Younger adults who suffered a stroke were often smokers or substance abusers, in a new study from Ohio and Kentucky.
Although strokes are often thought of as a condition of the elderly, researchers said long-term changes to blood and blood vessels as a result of drug abuse or heavy drinking may put users at higher-than-average risk earlier in life.
It's also possible that some drugs, particularly cocaine and methamphetamines, may trigger a stroke more immediately, according to Dr S Andrew Josephson, a neurologist from the University of California, San Francisco, who has studied drug use and stroke.
Because substance use is common in older adults as well, he said doctors should ask anyone who's had a stroke about drugs and alcohol.
But, "we know that even with vascular risk factors that are prevalent - smoking, high blood pressure most people still don't have a stroke until they're older," said Dr Josephson, who was not involved in the new study. "When a young person has a stroke, it is probably much more likely that the cause of their stroke is something other than traditional risk factors."
What the research shows
One study of 2007 data found that almost 5% of people who had a stroke that year were between ages 18 and 44.
The current study included people from Greater Cincinnati and Northern Kentucky who'd had a stroke before they hit 55.
Dr Brett Kissela from the University of Cincinnati and his colleagues reviewed medical charts for blood or urine test results or other records of substance abuse for close to 1200 stroke patients.
The outcome of the study
In 2005, the most recent year covered, just over half of younger adults who suffered a stroke were smokers at the time, and one in five used illicit drugs, including marijuana and cocaine. Thirteen percent of people had used drugs or alcohol within 24 hours of their stroke, according to findings published online in Stroke.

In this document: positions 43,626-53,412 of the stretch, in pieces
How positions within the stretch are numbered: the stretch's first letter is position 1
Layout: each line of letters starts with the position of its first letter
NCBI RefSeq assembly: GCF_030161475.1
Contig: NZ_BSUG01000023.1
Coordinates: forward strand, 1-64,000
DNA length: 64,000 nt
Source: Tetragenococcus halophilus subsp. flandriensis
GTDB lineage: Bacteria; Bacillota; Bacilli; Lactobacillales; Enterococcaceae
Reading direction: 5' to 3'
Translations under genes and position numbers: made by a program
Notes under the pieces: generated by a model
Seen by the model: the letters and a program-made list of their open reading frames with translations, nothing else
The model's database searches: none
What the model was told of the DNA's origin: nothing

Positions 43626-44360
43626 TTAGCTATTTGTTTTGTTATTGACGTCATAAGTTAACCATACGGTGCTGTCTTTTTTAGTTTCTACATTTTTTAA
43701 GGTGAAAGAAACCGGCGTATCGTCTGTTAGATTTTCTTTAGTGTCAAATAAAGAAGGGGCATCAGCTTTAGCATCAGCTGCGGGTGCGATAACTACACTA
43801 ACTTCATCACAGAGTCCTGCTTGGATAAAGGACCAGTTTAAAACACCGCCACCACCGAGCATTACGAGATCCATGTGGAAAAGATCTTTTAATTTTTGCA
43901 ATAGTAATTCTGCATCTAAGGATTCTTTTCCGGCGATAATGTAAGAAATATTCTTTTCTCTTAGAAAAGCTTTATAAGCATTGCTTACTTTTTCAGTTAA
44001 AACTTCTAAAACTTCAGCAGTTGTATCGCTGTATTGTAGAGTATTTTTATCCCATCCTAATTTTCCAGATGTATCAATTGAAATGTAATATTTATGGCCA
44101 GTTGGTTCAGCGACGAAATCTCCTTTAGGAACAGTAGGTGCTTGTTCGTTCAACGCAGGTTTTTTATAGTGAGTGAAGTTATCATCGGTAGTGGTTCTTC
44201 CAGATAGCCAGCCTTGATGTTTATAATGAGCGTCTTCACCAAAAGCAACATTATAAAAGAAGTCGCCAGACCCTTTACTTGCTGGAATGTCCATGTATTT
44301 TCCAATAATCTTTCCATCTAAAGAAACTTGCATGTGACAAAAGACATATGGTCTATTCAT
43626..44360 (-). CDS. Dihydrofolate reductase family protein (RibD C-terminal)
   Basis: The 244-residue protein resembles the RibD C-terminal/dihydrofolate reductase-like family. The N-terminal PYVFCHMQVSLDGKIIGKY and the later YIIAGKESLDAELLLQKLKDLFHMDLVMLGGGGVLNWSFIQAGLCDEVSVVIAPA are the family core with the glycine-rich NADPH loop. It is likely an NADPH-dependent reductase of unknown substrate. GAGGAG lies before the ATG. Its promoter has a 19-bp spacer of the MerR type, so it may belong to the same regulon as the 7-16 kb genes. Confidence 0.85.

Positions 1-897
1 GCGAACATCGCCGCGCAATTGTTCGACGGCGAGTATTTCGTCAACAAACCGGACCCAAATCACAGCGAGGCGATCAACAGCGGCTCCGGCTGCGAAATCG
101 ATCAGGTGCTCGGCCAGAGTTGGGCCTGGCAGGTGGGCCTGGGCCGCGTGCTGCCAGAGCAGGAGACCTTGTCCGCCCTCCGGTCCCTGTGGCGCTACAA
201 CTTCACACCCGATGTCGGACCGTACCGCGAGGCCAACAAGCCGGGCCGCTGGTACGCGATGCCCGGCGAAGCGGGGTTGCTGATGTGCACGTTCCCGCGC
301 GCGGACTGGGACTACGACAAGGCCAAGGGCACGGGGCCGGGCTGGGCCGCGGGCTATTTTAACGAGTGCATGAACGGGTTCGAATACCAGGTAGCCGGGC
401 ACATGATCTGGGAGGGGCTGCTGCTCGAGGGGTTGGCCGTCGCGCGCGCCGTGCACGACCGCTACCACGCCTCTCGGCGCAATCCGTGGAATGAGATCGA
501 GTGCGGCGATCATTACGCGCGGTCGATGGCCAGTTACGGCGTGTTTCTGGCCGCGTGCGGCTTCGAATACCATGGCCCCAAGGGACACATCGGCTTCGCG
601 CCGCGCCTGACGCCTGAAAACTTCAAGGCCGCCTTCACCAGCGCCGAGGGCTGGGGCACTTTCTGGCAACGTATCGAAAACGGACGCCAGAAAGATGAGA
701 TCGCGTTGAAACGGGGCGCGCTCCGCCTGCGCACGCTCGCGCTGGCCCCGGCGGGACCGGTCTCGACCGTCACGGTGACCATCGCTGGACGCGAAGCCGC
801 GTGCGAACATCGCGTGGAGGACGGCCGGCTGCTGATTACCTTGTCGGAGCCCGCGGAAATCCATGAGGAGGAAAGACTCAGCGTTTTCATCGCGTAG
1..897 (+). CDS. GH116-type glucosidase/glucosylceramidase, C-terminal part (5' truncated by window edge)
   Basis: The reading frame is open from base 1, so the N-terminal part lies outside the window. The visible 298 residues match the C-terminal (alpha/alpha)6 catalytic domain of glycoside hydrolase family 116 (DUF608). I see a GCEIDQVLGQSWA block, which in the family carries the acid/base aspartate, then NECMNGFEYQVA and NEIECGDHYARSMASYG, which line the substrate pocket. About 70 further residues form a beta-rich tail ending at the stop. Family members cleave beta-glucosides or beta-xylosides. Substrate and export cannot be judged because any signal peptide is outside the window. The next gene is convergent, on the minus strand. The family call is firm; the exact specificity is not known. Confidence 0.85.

"The rate of substance abuse, particularly illicit drug abuse, is almost certainly an underestimate because toxicology screens were not obtained on all patients," said Dr Steven Kittner, a professor of neurology at the University of Maryland School of Medicine in Baltimore who also wasn't part of the research team.
"It's certainly underreported," he said.
The rate of smoking, drug use and alcohol abuse - defined as three or more drinks per day - seemed to increase among stroke patients between the mid-1990s and the mid-2000s.
But Dr Kissela and his team said they can't be sure whether more people were actually using those substances or doctors were just getting better at testing for and recording drug abuse.
The study also can't prove that patients' drug or alcohol use directly contributed to their strokes. It's possible, for example, that people who abuse drugs also see their doctors less often or engage in other risky behaviours that increase their chance of stroke, Dr Josephson explained.
He said the study emphasises the importance of learning and quickly recognising the signs of a stroke - such as weakness on one side of the body and dizziness - even for young people.
"We see patients all the time who have symptoms that are classic for a stroke and those symptoms are not recognised as being stroke symptoms because of the idea that, 'Well, that's something that happens only to older people,'" he said.
(Reuters Health, November 2012)
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